South Street has long been considered the border between South Philadelphia proper and Center City. It originally ran east and west (although traffic is now routed east one-way). Many bars, nightspots, shops, and restaurants are located along this neon-lit hotspot, with occasional live music venues (including the TLA) along the way.
The intersection of 9th Street and Passyunk Avenue is home to the regionally famous Geno's Steaks and Pat's King of Steaks cheesesteak shops, fierce competitors in the local deli market for decades. Also, nearby is the city's open-air Italian Market, specializing in fresh produce, meats, and other foods. It is lined by specialty shops, such as butchers, bakeries and cheese/grocery stores, as well as one for kitchen goods, and new cafes and coffee houses. The area was featured in the film Rocky and its sequels. This is the heart of an annual street festival celebrating the neighborhood's food.
Among the largest landmarks in South Philadelphia is the South Philadelphia Sports Complex at the corner of Broad Street and Pattison Avenue. Here, the Philadelphia Phillies (professional baseball), Philadelphia Eagles (professional football), Philadelphia 76ers (professional basketball), Philadelphia Flyers (professional ice hockey), Philadelphia Soul (professional arena football), Temple Owls (college football) and the annual Wing Bowl (an event sponsored by the sports talk radio station, WIP-FM 94.1) make their home in the massive state-of-the-art sports arenas surrounding the well-known intersection: Citizens Bank Park, Lincoln Financial Field, and the Wells Fargo Center.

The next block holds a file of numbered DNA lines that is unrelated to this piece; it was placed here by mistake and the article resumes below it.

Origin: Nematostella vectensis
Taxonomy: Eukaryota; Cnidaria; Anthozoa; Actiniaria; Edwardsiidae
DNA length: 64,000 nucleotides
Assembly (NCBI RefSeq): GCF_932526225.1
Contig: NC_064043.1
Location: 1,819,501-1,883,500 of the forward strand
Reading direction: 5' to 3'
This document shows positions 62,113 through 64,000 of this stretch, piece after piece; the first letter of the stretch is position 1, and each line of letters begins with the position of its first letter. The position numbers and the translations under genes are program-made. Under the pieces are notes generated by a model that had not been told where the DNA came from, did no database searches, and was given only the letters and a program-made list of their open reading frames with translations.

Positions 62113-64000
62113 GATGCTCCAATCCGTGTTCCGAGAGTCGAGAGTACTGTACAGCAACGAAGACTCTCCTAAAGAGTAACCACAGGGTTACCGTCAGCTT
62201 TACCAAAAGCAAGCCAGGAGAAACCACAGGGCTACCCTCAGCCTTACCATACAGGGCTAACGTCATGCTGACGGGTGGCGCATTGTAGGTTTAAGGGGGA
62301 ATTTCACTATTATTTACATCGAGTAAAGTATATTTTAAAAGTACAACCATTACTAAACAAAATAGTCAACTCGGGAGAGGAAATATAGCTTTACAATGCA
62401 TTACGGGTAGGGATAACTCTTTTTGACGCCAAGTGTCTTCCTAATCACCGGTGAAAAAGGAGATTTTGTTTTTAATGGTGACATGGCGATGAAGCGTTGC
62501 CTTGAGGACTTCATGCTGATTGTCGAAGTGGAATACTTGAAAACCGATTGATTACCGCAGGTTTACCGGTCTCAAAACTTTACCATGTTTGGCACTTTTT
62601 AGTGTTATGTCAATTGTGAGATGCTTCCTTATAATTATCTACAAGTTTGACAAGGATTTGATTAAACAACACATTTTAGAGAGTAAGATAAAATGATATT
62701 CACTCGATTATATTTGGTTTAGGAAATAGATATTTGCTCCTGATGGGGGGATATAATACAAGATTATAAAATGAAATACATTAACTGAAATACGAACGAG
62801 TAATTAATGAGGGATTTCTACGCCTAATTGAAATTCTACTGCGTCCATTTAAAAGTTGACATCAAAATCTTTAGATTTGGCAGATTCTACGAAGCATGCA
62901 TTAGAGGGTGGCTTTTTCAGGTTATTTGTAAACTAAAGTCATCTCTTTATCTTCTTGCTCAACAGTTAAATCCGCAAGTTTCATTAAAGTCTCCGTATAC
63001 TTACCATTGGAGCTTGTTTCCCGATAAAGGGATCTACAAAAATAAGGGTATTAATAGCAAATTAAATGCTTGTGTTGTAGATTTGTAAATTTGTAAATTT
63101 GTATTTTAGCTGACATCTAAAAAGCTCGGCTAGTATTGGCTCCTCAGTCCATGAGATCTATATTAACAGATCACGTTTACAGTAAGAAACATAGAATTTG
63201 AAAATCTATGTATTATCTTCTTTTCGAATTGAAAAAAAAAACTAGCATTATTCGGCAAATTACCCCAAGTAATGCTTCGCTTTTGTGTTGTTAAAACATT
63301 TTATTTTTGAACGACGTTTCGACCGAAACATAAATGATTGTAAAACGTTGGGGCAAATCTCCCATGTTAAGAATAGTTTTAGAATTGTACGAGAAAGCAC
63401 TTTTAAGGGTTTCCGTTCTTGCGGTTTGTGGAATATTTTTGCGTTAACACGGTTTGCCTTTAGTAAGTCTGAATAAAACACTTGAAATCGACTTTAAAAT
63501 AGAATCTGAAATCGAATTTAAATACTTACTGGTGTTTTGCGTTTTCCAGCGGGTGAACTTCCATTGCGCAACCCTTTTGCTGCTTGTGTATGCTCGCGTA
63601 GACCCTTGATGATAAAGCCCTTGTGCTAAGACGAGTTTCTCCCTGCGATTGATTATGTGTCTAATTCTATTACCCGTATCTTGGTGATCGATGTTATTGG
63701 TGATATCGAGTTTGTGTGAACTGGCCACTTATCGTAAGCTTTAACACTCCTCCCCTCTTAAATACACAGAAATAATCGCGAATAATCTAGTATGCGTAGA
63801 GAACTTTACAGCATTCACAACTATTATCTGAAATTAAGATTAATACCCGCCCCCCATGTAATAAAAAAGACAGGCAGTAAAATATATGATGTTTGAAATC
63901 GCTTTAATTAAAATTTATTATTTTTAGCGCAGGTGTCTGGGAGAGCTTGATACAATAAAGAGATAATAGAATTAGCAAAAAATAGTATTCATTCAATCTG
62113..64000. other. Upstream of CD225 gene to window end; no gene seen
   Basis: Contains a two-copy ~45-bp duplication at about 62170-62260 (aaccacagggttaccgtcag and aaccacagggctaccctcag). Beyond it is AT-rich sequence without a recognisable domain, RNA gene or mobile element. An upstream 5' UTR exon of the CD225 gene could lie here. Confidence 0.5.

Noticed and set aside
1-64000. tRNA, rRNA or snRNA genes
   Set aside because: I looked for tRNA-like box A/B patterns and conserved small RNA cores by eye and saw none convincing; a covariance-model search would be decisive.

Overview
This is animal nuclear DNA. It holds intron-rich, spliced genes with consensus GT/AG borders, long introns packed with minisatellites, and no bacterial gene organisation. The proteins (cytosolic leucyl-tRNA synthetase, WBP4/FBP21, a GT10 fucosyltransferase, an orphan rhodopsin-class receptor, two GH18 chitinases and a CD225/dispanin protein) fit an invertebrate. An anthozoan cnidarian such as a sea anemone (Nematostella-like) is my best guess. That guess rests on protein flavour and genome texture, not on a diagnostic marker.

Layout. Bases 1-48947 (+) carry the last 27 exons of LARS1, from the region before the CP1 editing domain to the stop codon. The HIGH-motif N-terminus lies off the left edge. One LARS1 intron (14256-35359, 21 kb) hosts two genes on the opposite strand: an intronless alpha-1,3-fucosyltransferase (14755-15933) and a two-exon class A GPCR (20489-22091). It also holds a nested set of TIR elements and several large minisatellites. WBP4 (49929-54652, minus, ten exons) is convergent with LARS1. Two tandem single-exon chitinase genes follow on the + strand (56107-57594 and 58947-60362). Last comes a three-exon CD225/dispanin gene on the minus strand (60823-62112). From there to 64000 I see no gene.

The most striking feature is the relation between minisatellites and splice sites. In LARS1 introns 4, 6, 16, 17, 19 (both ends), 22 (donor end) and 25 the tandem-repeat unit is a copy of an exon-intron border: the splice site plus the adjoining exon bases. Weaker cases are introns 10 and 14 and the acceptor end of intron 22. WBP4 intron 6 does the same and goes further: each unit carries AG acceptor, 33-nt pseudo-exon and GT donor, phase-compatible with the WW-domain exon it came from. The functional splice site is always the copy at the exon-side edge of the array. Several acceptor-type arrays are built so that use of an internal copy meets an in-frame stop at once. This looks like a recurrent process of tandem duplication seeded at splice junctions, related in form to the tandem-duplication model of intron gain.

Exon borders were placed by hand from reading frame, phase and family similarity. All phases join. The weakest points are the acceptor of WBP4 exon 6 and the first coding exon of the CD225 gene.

The sports complex was once home to Veterans Stadium (The Vet) which stood from 1971 to 2004; John F. Kennedy Stadium, which stood from 1925 to 1992; and the Spectrum, which was in use from 1967 to 2009 and was demolished in 2011. The NovaCare Complex, located on Pattison Avenue just west of the stadium area, serves as the practice facility of the Philadelphia Eagles. They now play at Lincoln Financial Field.
The American Swedish Historical Museum is located in Franklin Delano Roosevelt Park. One of Philadelphia's last pre-World War I rowhouse synagogues, Congregation Shivtei Yeshuron-Ezras Israel, remains active in Pennsport.
The Philadelphia Naval Shipyard is located in this section of town along the Delaware River. For decades during the World Wars and after, the shipyard was a major employer, whose craftsmen built new ships and repaired and maintained existing ones. With the decline in the military uses, the area is being redeveloped by the Navy and city for a variety of business and industrial uses.
The Sunoco oil corporation bases its headquarters along South Philadelphia's Passyunk Avenue.
A refurbished area of South Philadelphia alongside Columbus Boulevard/Delaware Avenue (near the Walt Whitman Bridge), Columbus Commons, provides big box shopping and chain restaurants.
Washington Avenue, between 16th St. on the west and Front St. on the east, is home to many Asian businesses, including Vietnamese, Chinese and Korean. Among these are restaurants of all types, two large Asian supermarkets, jewelers and a wide variety of specialty shops.